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As Afghanistan boils, a look at the Kabuliwallahs of Kolkata

A still from Tapan Sinha’s 1957 adaptation of Tagore’s Kabuliwala.   | Photo Credit: The Hindu

The first impression of the Kabuliwallah emerges out of the shadows of most children born in Bengal. Right from an impressionable age, children are made to believe that these merchants from Kabul trafficked small children and had wild animals such as elephants and lions in their ‘jholas’ and, therefore, one had to be wary of them. The fear of the Kabuliwallah is deep-rooted in the minds of Kolkata people, which defined their children’s first whiffs and brushes with the image of the Kabuliwallah.

Typically dressed in a long, overflowing pathan suit, an ill-fitting turban and sporting unkempt mehendi dyed hair and a beard, the Kabuliwallahs are primarily traders, moneylenders and sellers of exotic dry fruits and attars (perfumes) from Afghanistan, who have been living in Kolkata for decades. The slow, reluctant inertia of their walk and their far-reaching cries to sell their wares have reverberated in every by-lane in the city.

At a time when Afghanistan is torn by war, conflict, displacement and terror, the figure of the Kabuliwallah emerges not from the hardcovers of books, but from between the pages, as memorialised by Rabindranath Tagore in his short story Kabuliwala.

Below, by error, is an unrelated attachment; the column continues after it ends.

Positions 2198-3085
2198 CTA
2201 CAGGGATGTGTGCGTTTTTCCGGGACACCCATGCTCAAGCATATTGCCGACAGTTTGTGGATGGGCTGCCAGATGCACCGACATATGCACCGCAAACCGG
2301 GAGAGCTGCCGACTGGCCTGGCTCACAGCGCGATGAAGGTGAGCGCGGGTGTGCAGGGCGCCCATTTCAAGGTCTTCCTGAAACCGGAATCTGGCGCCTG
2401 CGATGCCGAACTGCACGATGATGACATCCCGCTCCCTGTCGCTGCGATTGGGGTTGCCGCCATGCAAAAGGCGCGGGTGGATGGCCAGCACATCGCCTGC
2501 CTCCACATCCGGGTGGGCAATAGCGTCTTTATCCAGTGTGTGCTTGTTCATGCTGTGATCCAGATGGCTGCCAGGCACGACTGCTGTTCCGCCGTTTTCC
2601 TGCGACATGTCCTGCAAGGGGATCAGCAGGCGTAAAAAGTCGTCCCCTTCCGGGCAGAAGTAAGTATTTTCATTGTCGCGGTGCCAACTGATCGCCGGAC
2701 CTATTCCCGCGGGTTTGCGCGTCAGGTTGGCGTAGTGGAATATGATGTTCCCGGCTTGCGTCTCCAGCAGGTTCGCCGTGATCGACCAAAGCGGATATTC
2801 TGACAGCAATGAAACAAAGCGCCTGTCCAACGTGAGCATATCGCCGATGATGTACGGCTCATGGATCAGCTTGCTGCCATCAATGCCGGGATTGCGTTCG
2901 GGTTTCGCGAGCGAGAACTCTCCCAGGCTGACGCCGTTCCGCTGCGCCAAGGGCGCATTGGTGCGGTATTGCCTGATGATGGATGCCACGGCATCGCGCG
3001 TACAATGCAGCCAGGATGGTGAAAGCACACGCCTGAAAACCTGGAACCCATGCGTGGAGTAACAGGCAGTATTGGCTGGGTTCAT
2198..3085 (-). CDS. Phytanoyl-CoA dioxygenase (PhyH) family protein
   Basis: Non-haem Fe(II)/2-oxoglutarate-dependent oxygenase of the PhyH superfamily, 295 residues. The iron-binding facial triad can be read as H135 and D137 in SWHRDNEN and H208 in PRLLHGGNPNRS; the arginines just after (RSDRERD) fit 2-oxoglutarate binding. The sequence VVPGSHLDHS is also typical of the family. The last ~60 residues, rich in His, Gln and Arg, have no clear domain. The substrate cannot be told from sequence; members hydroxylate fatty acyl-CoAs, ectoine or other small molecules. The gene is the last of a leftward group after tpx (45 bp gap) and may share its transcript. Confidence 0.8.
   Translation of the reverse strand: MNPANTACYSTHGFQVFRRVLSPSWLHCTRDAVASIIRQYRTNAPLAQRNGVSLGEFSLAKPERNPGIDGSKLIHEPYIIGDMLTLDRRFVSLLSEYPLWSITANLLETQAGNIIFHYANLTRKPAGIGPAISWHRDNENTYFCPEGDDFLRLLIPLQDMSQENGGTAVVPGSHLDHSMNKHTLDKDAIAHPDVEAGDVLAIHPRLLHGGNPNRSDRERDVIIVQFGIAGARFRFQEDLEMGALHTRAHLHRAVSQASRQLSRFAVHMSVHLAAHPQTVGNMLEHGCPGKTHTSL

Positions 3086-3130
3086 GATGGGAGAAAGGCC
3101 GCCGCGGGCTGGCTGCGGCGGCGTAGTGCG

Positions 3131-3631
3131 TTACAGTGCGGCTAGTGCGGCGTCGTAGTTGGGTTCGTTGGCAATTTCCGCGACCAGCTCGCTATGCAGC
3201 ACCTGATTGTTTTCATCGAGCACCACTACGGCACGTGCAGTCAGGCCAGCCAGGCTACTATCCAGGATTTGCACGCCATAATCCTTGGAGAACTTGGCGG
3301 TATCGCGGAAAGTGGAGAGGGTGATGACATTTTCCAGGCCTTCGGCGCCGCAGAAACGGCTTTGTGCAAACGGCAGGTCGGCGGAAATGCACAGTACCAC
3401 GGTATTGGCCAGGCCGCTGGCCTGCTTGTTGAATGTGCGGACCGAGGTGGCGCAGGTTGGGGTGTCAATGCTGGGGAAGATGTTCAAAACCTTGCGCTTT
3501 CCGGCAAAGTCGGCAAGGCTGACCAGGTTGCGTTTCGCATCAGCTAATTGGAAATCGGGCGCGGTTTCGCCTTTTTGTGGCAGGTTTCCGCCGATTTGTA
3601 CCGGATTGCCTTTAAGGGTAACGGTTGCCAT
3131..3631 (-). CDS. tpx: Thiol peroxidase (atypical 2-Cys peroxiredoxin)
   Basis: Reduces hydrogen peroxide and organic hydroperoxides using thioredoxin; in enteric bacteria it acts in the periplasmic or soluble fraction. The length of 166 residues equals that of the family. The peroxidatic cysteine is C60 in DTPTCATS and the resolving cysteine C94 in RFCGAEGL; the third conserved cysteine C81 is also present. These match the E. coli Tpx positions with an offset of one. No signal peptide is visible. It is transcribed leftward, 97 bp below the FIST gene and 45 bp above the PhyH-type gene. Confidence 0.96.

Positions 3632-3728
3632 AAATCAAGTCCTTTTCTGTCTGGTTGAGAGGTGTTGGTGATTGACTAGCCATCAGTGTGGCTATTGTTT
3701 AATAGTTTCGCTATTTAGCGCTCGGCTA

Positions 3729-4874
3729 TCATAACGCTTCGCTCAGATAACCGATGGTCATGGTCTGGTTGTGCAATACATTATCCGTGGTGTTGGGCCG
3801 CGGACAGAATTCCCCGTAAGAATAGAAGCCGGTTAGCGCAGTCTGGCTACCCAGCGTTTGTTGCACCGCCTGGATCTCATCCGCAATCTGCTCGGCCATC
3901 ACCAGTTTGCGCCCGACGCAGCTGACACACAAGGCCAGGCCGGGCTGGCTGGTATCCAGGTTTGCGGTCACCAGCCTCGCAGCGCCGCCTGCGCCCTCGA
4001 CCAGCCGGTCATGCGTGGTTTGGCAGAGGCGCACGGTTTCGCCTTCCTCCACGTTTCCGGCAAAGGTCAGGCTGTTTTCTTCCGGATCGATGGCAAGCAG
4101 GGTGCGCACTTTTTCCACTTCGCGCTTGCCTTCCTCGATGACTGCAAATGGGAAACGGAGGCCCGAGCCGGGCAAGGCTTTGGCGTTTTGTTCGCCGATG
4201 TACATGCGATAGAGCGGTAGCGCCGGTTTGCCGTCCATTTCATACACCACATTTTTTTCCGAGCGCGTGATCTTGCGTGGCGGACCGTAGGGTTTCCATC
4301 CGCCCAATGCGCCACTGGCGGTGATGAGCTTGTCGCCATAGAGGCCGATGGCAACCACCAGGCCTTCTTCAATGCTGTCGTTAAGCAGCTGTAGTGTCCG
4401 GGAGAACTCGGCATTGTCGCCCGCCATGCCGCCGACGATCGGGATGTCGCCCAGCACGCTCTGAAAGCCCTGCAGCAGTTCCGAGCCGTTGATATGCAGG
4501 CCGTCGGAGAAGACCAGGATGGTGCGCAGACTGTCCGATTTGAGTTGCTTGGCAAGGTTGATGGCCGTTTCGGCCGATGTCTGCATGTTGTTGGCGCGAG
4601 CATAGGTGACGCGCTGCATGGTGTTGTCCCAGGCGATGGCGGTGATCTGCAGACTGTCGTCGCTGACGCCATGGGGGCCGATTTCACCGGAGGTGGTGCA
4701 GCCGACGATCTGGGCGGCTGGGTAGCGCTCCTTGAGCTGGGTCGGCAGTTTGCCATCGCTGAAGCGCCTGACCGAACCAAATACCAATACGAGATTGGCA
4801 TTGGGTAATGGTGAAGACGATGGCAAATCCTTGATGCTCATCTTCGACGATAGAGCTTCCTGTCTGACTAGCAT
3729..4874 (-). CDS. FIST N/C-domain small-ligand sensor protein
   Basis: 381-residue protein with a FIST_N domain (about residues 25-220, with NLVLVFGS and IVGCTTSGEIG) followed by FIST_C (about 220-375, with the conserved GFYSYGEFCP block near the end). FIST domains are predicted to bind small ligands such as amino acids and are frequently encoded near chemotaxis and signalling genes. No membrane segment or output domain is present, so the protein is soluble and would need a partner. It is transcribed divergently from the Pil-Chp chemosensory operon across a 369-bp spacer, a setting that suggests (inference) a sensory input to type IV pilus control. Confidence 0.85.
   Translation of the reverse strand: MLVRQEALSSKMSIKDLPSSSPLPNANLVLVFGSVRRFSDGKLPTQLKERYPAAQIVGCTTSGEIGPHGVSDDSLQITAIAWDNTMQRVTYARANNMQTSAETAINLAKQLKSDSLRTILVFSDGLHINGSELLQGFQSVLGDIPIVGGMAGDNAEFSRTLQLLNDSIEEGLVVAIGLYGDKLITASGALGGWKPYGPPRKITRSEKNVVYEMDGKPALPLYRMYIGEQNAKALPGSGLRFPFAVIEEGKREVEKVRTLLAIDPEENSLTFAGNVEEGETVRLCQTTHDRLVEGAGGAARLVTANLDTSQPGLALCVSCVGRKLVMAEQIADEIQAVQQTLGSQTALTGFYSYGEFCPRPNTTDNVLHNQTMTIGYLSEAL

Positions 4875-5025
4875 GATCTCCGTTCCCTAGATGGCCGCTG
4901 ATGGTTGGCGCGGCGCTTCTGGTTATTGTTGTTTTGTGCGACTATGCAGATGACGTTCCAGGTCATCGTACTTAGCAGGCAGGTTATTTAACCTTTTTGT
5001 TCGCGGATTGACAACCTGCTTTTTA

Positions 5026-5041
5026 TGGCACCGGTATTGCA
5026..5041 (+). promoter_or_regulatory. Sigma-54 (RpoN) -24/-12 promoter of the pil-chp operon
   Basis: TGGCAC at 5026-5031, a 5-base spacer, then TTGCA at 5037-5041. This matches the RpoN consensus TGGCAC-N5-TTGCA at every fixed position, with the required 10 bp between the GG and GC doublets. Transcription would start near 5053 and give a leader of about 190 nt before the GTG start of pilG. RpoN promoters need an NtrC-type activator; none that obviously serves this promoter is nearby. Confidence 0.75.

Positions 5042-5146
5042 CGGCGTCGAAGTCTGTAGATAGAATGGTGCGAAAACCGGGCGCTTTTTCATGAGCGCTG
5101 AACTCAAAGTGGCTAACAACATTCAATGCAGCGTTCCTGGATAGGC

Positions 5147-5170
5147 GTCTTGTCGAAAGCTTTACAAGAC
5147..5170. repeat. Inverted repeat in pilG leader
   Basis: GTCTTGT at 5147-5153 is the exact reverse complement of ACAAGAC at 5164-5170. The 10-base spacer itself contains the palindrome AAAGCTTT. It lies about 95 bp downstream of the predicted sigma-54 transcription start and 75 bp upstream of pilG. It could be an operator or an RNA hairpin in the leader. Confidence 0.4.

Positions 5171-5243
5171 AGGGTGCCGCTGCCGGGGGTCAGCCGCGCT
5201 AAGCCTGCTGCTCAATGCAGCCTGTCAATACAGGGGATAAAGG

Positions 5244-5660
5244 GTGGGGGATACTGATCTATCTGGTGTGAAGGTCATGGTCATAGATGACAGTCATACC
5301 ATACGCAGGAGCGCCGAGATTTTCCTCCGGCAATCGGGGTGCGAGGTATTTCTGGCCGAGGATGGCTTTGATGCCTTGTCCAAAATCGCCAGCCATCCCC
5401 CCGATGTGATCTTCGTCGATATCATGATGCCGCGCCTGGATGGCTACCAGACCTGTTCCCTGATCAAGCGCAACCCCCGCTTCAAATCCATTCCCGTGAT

In the story, Rahmat, a Kabuliwallah, roams the hinterlands of the city to sell his wares. Mini, the five-year-old protagonist of the story, calls out to the merchant from her window, “Kabuliwallah! O Kabuliwallah!,” and then shies away.

The five-year-old Mini reminds Rahmat of his young daughter back home in Kabul, whose fading handprint he carries in his pocket.

As the story unfurls, an unlikely bond develops between the kind-hearted Afghan and the young Mini. Tagore used his short story to comprehensively deconstruct the xenophobia associated with the Afghan merchants. However, in the story, the Kabuliwallah is wronged, abused and had to serve a sentence in jail, which transformed the figure of the Afghan into a classic tragic hero.

Further, Tapan Sinha’s 1957 adaptation of the short story brought Tagore’s master storytelling to the celluloid and touched audiences in a visceral way. The black-and-white film starring Chhabi Biswas as the Kabuliwallah and Tinku Tagore as the five-year-old Mini is profound in its simplicity. The film takes us impersonally into the life of Rahmat, who is also a father to a girl like Mini, thereby humanising the figure of the much-feared Kabuliwallah.

In Hemen Gupta’s Kabuliwala (1961), the role of the upright Afghan migrant was played by Balraj Sahni. In recent times, the 2017 film Bioscopewala tells the story of Tagore’s Kabuliwala, but in a much different light. The merchant from Kabul is played by Danny Denzongpa.

Of late, the Kabuliwallahs of Kolkata have taken to opening tailoring shops and other enterprises. Their frequent haunts are the biryani and mughlai joints of the city. With the passage of time, the Kabuliwallahs have seamlessly integrated into Indian society. The prejudice and fear associated with these merchants have also dissipated.


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Printable version | Oct 17, 2021 12:54:10 AM | https://www.thehindu.com/books/as-afghanistan-boils-a-look-at-the-kabuliwallahs-of-kolkata/article36199518.ece

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